Social Security disability benefits are not always guaranteed lifetime benefits. How long you receive benefits depends heavily on the type of health problem affecting your ability to work. Periodically, a disability review is held to determine if someone receiving SSI or SSDI is still eligible to receive these benefits. Primary criteria impacting eligibility for social security benefits is work activity and medical improvement.
Generally, disability review dates are categorized according to three categories of benefits: improvement (in a person’s health) is likely; improvement is possible and improvement is impossible. If someone has an open social security case under the “improvement likely”, a disability review board will review their case every one to two years. “Improvement likely” cases are reviewed every three years. “No improvement” cases signify that a disability review will be conducted every seven years.
Reviews can be triggered at any time if the beneficiary starts working part-time or full-time or their medical condition has improved or degenerated. The Social Security Administration can legally access an individual’s earnings reported by employers to the Internal Revenue Service. Work alerts are generated when a name and/or social security number in the SSA system is triggered by incoming employment information from the IRS. Recipients of SSDI or SSI should always report returning to work as soon as possible to avoid a “trigger” and possible repayment of “overpayments” by the SSA.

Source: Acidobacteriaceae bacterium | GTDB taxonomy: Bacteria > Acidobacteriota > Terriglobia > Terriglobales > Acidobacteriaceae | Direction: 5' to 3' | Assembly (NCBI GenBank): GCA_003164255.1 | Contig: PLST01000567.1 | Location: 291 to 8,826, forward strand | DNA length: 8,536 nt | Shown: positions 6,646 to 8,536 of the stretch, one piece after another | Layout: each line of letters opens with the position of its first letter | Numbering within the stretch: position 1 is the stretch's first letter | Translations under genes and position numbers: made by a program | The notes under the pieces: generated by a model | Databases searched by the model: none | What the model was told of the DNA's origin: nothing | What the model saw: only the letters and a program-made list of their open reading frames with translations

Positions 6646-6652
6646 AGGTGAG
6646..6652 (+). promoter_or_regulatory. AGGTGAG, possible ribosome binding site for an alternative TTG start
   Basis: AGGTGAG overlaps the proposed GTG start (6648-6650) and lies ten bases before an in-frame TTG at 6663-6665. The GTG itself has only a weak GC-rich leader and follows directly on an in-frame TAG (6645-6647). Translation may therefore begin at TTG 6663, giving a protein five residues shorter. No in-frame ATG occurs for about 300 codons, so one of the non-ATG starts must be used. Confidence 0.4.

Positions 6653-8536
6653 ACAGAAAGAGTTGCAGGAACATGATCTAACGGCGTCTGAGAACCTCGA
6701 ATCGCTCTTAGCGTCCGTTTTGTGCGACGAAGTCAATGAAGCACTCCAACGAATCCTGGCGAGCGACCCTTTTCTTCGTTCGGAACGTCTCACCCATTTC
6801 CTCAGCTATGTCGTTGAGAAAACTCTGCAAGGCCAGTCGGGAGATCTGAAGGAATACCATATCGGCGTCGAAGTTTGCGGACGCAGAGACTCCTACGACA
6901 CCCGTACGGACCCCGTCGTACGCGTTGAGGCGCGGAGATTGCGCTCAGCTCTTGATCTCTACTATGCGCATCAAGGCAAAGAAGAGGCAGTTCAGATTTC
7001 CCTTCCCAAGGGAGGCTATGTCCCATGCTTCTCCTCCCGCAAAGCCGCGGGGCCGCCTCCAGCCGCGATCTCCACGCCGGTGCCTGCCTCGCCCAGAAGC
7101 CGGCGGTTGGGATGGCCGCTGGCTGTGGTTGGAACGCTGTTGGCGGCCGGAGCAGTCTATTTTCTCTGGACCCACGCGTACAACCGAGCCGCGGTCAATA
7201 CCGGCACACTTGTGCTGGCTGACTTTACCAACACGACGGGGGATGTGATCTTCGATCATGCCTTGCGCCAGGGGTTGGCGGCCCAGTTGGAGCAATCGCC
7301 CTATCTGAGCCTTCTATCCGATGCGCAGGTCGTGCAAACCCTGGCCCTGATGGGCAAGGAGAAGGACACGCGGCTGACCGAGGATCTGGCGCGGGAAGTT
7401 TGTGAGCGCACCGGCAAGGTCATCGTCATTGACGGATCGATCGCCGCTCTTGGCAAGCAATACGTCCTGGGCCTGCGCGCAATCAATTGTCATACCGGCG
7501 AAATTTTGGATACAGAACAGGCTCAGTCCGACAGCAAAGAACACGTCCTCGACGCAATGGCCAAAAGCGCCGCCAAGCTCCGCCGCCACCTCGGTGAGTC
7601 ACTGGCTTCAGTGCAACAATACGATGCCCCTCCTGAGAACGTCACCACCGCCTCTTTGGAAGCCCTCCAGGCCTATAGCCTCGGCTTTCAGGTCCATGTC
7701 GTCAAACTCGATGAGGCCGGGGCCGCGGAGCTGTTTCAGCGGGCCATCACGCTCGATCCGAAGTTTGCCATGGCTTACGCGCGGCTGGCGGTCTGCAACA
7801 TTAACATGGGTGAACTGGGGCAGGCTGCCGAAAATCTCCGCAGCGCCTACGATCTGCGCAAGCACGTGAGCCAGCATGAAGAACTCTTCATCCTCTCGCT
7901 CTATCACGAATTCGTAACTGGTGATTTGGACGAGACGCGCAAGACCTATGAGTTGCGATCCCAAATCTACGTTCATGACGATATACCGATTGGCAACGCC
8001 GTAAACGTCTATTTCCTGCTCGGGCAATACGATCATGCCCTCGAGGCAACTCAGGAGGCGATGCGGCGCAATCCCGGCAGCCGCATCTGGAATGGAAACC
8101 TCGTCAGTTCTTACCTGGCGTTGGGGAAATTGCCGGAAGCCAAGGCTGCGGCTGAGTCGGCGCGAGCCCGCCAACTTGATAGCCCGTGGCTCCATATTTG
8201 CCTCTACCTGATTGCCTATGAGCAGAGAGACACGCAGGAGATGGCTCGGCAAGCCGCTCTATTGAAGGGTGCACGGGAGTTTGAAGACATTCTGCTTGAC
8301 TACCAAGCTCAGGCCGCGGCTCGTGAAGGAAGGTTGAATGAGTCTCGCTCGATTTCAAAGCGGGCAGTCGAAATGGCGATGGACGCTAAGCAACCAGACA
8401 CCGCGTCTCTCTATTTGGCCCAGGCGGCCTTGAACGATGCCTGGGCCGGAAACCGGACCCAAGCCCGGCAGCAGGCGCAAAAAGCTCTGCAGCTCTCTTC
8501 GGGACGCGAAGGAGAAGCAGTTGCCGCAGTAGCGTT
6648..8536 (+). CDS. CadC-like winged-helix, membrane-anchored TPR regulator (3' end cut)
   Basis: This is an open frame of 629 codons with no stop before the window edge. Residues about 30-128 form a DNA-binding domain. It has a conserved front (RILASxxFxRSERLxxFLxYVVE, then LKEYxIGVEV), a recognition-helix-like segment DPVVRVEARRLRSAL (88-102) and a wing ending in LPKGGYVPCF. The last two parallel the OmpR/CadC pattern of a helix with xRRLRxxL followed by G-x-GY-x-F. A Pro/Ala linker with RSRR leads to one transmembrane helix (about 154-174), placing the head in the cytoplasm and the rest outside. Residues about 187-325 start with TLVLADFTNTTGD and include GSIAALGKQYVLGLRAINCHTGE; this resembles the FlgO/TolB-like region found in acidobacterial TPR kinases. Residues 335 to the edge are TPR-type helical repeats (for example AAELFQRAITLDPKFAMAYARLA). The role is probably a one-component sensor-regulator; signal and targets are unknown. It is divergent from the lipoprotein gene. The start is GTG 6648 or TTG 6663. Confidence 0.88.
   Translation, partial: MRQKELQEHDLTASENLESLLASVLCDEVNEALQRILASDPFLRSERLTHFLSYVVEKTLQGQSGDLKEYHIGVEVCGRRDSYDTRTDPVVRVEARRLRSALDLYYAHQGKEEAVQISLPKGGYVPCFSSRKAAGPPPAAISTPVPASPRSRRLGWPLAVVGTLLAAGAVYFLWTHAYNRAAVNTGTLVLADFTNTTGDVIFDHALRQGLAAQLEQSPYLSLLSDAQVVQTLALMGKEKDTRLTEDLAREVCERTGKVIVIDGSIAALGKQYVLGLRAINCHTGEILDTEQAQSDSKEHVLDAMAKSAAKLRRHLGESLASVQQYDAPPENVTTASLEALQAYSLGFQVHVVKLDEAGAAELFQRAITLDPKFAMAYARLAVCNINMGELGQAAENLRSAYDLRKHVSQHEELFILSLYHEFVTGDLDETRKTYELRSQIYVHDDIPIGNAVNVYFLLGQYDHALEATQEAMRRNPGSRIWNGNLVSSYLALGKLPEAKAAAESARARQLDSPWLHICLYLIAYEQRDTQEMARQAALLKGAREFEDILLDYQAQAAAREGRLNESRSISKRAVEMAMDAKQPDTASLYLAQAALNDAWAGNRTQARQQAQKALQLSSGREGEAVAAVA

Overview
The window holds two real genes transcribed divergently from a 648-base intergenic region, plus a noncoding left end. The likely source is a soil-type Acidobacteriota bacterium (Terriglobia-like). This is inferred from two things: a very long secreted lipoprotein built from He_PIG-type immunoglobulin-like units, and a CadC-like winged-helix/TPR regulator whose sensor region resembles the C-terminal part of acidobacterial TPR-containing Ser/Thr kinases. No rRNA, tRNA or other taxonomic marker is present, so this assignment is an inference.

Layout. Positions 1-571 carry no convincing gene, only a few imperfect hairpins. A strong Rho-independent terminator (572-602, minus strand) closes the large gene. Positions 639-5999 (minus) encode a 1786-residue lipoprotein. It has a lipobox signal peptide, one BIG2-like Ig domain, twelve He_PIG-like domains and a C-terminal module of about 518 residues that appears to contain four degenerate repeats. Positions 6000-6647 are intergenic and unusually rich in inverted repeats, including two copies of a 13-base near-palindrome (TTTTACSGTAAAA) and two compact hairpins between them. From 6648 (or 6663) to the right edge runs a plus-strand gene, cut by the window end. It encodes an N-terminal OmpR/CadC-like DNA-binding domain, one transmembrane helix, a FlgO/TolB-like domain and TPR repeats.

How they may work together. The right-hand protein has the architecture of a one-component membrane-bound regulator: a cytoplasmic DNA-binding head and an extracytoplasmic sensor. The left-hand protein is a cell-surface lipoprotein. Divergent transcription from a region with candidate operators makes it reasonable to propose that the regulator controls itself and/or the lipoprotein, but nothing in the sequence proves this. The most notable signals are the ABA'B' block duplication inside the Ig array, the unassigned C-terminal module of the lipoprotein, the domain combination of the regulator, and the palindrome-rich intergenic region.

When it is time for a medical review, the SSA contacts the beneficiary of SSDI or SSI payments by mail informing them of an upcoming appointment. In some cases, individuals with permanent disabilities (Down’s syndrome, amputees, etc) will need to simply fill out forms and return them by mail.
Problems may arise during a disability review if the SSA does not receive accurate information. Mistakes can and do happen. To ensure your disability reviews are handled appropriately, contact Decker Law Office to schedule a consultation appointment with an experienced disability lawyer.